If Winter Comes eBook

Arthur Stuart-Menteth Hutchinson
This eBook from the Gutenberg Project consists of approximately 343 pages of information about If Winter Comes.

“What did he say the blasphemy man meant?  Oh, I don’t know; some bilge, just as he used to about the masters.  You know the man talked some rubbish about how the State couldn’t have it both ways—­couldn’t blaspheme against God by flatly denying that all men were equal and basing all its legislation on keeping one class up and the other class down; couldn’t do that and at the same time prosecute him because he said that religion was—­well, you know what he said; I’m dashed if I like to repeat it.  Joke of it was that I found myself using exactly the same expression to old Sabre as we used to use at school.  I said, ’Good lord, man, fancy sticking up for a chap like that!’ And old Sabre—­by Jove, I tell you there we all were in a flash back in the playground at old Wickamote’s, down in that corner by the workshop, all kids again and old Puzzlehead flicking his hand out of his pocket—­remember how he used to?—­like that—­and saying, ’You sickening fool, I’m not sticking up for him, I’m only saying he’s right from how he looks at it and it’s no good saying he’s wrong!’ Rum, eh, after all those years....  No, he didn’t say, ‘You sickening fool’ this time.  I reminded him how he used to, and he laughed and said, ’Yes; did I?  Well, I still get riled, you know, when chaps can’t see—­’ And then he said ’Yes, “sickening fool”; so I did; odd!’ and he looked out of the window as though he was looking a thousand miles away—­this was in his office, you know—­and chucked talking absolutely....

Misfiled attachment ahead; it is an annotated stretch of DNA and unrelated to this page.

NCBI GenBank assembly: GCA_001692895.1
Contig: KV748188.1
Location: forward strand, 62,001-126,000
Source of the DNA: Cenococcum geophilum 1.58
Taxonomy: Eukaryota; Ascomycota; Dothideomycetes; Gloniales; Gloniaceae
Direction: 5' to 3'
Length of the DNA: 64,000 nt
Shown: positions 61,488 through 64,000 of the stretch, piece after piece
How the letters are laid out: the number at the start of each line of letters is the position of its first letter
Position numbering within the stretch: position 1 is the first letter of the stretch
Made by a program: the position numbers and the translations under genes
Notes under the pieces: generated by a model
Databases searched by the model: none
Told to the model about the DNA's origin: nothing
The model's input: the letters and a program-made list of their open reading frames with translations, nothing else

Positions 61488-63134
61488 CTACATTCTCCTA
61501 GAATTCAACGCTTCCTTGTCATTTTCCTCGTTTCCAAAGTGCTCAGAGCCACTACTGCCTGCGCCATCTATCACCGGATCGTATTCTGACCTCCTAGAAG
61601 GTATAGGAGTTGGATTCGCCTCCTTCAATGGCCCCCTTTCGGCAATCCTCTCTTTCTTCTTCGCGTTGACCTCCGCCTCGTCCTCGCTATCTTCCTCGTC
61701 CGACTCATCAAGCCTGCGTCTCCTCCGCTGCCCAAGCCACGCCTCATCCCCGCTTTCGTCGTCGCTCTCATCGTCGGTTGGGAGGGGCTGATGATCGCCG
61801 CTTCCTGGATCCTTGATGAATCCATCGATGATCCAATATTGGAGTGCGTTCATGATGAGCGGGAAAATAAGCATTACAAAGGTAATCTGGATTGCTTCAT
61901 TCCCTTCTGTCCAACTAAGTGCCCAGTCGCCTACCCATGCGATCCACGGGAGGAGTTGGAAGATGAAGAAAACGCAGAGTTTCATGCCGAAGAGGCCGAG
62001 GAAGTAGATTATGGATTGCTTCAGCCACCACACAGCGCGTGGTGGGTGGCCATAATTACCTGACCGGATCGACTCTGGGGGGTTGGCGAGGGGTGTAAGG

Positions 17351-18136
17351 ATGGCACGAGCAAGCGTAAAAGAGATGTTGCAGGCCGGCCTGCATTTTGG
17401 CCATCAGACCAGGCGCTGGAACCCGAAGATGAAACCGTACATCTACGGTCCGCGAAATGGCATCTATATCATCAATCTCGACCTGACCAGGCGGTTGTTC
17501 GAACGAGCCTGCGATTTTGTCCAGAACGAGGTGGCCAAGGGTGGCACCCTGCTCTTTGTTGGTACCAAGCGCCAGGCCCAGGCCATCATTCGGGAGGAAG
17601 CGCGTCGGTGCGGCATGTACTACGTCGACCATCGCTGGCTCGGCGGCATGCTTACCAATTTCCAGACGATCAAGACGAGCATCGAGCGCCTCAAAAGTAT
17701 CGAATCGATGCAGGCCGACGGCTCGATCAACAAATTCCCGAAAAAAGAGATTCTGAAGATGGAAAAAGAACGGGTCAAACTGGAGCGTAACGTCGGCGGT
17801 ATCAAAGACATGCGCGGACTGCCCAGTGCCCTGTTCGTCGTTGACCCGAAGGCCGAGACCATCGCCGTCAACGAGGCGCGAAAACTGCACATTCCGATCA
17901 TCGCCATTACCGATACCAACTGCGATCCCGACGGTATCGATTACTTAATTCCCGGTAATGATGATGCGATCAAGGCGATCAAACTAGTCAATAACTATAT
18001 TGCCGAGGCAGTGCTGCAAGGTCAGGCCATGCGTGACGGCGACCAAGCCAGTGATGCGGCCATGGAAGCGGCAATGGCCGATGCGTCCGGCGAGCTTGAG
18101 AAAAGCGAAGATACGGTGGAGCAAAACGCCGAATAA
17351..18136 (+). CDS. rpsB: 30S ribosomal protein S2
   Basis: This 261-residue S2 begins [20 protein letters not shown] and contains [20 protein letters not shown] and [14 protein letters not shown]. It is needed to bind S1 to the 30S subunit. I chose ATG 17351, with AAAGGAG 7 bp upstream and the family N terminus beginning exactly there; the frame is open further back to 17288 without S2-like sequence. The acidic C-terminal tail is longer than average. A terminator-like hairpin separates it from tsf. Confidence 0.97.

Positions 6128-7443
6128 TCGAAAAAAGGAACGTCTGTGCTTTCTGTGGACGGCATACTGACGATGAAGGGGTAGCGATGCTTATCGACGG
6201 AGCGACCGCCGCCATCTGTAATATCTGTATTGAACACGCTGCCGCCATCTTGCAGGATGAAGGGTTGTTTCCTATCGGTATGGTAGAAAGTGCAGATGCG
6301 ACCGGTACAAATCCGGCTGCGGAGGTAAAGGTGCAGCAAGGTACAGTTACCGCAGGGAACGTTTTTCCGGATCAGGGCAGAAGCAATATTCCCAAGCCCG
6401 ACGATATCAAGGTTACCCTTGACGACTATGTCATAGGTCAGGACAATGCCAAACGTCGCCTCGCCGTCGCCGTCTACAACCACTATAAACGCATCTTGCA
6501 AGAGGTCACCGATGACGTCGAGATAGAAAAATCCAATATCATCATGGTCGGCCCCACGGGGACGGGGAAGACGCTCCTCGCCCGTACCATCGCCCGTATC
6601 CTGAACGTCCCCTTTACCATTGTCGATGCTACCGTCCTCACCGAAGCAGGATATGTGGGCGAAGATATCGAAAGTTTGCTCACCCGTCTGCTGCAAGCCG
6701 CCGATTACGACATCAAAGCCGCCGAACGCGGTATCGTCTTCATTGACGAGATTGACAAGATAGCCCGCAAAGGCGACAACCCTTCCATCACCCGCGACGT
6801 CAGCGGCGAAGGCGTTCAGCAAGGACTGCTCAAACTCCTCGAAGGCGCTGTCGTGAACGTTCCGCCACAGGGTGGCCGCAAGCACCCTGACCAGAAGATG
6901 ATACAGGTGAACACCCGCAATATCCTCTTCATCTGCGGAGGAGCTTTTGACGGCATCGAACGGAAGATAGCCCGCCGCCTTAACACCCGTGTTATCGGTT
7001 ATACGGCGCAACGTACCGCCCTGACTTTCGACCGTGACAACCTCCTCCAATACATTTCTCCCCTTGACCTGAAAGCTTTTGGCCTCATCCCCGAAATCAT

“Yes, in his office I saw him....  He’s in a good business down there at Tidborough.  Dashed good.  ’Fortune, East and Sabre’...  Never heard of them?  Ah, well, that shows you’re not a pillar of the Church, old son.  If you took the faintest interest in your particular place of worship, or in any Anglican place of worship, you’d know that whenever you want anything for the Church from a hymn book or a hassock or a pew to a pulpit or a screen or a spire you go to Fortune, East and Sabre, Tidborough.  Similarly in the scholastic line, anything from a birch rod to a desk—­Fortune, East and Sabre, by return and the best.  No, they’re the great, the great, church and school-furnishing people.  ‘Ecclesiastical and Scholastic Furnishers and Designers’ they call themselves.  And they’re it.  No really decent church or really gentlemanly school thinks of going anywhere else.  They keep at Tidborough because they were there when they furnished the first church in the year One or thereabouts.  I expect they did the sun-ray fittings at Stonehenge.  Ha!  Anyway, they’re one of the stately firms of old England, and old Sabre is the Sabre part of the firm.  And his father before him and so on.  Fortune and East are both bishops, I believe.  No, not really.  But I tell you the show’s run on mighty pious lines.  One of them’s a ‘Rev.’, I know.  I mean, the tradition of the place is to be in keeping with the great and good works it carries out and for which, incidentally, it is dashed well paid.  Rather.  Oh, old Sabre has butter with his bread all right....

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If Winter Comes from Project Gutenberg. Public domain.
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